The Heidelberg Catechism
Lord's Day 1-8
Lord's Day 9-24
Lord's Day 25-33
Lord's Day 34-52
The Heidelberg Catechism was composed in Heidelberg at the request of Elector Frederick III, who ruled the Palatinate,
an influential German province, from 1559 to 1576. An old tradition credits Zacharius Ursinus and Caspar Olevianus with
being coauthors of the new catechism. Both were certainly involved in its composition, although one of them may have
had primary responsibility. All we know for sure is reported by the Elector in his preface of January 19, 1563. It was, he
writes, "with the advice and cooperation of our entire theological faculty in this place, and of all superintendents and
distinguished servants of the church" that he secured the preparation of the Heidelberg Catechism. The catechism was
approved by a synod in Heidelberg in January 1563. A second and third German edition, each with small additions, as
well as a Latin translation were published the same year in Heidelberg. Soon the catechism was divided into fifty-two
sections so that one Lord's Day could be explained in preaching each Sunday of the year.
The Synod of Dort in 1618-1619 approved the Heidelberg Catechism, and it soon became the most ecumenical of the
Reformed catechisms and confessions. The catechism has been translated into many European, Asian, and African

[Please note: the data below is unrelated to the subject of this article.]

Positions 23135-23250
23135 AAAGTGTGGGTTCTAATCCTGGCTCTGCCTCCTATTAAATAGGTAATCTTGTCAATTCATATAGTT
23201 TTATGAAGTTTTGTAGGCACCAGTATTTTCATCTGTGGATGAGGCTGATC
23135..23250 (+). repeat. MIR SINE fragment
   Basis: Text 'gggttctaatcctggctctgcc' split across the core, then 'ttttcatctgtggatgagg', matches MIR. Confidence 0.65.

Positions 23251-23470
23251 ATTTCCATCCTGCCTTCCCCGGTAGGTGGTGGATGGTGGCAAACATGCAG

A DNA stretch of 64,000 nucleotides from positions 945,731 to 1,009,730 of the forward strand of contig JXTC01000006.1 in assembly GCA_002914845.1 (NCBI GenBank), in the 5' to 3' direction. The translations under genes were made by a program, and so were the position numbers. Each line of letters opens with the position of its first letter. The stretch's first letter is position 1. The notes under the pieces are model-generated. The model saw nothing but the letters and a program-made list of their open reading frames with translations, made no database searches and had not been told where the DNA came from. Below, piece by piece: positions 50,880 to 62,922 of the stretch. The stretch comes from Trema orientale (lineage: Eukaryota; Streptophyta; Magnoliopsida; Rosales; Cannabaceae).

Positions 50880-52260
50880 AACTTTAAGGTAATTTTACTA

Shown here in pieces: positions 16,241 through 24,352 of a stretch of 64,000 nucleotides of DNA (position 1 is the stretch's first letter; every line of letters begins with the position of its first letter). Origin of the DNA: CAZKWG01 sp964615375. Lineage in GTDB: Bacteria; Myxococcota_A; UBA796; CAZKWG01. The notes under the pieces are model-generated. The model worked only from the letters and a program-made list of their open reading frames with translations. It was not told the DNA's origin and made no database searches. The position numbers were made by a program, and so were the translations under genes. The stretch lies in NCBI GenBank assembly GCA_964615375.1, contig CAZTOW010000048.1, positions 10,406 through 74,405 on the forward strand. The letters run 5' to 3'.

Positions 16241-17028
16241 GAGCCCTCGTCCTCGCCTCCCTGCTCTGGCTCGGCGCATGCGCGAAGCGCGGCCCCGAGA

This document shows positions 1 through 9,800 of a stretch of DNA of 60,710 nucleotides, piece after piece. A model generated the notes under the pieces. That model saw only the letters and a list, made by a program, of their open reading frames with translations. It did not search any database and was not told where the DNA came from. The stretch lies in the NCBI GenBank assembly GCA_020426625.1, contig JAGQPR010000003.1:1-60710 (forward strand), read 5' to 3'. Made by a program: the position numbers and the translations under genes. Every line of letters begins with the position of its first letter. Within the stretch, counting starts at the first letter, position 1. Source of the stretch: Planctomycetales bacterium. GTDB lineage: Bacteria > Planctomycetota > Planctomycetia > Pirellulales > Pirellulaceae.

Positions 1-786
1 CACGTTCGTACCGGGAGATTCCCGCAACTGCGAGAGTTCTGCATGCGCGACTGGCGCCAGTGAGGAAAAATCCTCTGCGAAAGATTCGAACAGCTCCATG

languages and is the most widely used and most warmly praised catechism of the Reformation period.
The 1968 Synod of the Christian Reformed Church appointed a committee to prepare "a modern and accurate
translation ... which will serve as the official text of the Heidelberg Catechism and as a guide for catechism preaching." A
translation was adopted by the Synod of 1975, and some editorial revisions were approved by the Synod of 1988.
The English translation follows the first German edition of the catechism except in two instances explained in footnotes
to questions 57 and 80. The result of those inclusions is that the translation therefore actually follows the German text of
the third edition as it was included in the Palatinate Church Order of November 15, 1563. This is the "received text" used
throughout the world.
Biblical passages quoted in the catechism are taken from the New International Version. In the German editions, biblical
quotations sometimes include additional words not found in the Greek text and therefore not included in recent
translations such as the NIV. The additions from the German are indicated in footnotes in Q & A 4, 71, and 119.